Mothering Sunday – Film Review
by Hugh Maguire
Director – Eva Husson
Writers – Alice Birch (screenplay), Graham Swift (novel)
Stars – Olivia Colman, Colin Firth, Josh O’Connor
This film has a very clear aesthetic. It also has sophisticated acting by some stellar names, not to mention a turn by Glenda Jackson (it is easy to imagine that she is playing her Labour politician self). Yes, there is much to enjoy and admire in this mood piece. It is also slow and requires patience and reflection, as we contemplate our own past dreams and lost loved ones.
Based on the well-received novella (2016) of the same name, by Graham Swift, this film exudes a distinctively English sensibility, not to say obsession with class and the upper orders and their ways. How much more entertaining to view the denizens of a Downtown Abbey than the Smiths at number 37. Languorous, not to say turgid, it looks back at lost summers, lost loves and lost youth and indeed a lost sense of Englishness and the glory days of old. Set in the sylvan Thames valley, well-to-do families strive to maintain their halcyon days before the horrors of the Great War and the loss of all their finest in the horror of the trenches. A surviving son is to do his duty by marrying the not overtly likeable eligible daughter of one of the ‘set’ while having it off with the maid from the other house. At its best, it speaks of love and the manner in which the creative spirit of a writer can be informed by tragedy.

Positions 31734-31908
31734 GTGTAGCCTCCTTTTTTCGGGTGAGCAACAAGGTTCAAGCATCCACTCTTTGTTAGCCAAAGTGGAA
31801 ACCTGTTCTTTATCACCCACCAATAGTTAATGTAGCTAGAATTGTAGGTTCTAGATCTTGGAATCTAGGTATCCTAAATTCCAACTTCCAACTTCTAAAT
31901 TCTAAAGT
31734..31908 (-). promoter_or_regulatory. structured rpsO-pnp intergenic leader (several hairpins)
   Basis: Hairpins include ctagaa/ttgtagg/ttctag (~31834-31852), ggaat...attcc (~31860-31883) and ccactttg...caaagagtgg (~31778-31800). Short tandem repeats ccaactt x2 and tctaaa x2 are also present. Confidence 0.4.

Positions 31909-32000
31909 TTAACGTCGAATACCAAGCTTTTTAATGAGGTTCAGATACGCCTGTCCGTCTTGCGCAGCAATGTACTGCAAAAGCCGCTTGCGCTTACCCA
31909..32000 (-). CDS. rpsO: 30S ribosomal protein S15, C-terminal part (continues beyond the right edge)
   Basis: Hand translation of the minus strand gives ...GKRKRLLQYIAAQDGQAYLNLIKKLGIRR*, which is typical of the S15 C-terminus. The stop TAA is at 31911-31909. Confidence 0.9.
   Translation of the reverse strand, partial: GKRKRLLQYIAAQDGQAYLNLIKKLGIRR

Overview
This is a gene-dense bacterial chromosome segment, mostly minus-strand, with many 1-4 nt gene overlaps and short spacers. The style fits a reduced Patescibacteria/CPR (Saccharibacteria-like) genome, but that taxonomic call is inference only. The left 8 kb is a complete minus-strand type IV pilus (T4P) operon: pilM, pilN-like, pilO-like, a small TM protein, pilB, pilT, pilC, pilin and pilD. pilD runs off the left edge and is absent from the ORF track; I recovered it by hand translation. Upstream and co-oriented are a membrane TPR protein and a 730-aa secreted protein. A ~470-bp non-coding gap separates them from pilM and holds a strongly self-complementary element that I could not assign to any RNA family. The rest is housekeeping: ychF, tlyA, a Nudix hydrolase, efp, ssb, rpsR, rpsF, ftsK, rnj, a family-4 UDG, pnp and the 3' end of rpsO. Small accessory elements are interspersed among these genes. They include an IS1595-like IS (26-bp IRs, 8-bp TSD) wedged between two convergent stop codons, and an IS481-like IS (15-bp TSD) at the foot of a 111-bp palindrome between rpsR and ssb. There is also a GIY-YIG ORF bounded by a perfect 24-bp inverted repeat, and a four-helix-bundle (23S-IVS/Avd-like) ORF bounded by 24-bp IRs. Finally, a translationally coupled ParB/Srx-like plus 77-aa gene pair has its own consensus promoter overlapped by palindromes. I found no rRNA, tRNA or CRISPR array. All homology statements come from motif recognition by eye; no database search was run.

In a Merchant-Ivory sense, there is great attention to archaeological detail – the right teacups, the correct cut of a suit and gown (all created by the multi-award winning Sandy Powell). Jane, the future novelist, has an eye for detail and we share her explorations – the caress of the spine of a book, the detail on a cigarette case, the frame of a photograph, the crush of an orchid blossom. For all that attention to minute detail, there are some directorial lacunae. It is set on a specific day, Mothering Sunday, 30 March 1924. And it is taking global warming to an extreme by presuming that all the fields and woodlands are in full July /August lushness. A picnic by the Thames might be a jolly idea but, as one’s mother might say, you’d need a cardigan. Jane, the love interest, is a child of an orphanage but clearly an upper class one, as like Oliver in David Lean’s Oliver Twist (1948) she sounds posh, and certainly a different cut to the other housemaids on show – common one and all. There is also the class obsession with so much of cinema of this type, the handsome son of the house having it off with the maid. Is it a prurient fantasy? The controversial soft-focus photographer David Hamilton (1933-2016) was at the heart of a heated debate on art or pornography. He was well known for his misty shots of young girls on bicycles. As Jane cycles off to her lover along country lanes, there is something of the David Hamilton about the mood. We are left feeling sorry or at least having empathy for the lovers. Yet could we not argue that this is an exploitative relationship – her lover even offers her money – a relationship that can never develop as he well knows, not only in the 1920s but in the 2020s. Not many sons of London-based Russian oligarchs will be free to marry their housemaids. What evokes a certain tristesse in 1924 might actually be a somewhat unpleasant scenario, if set in the now.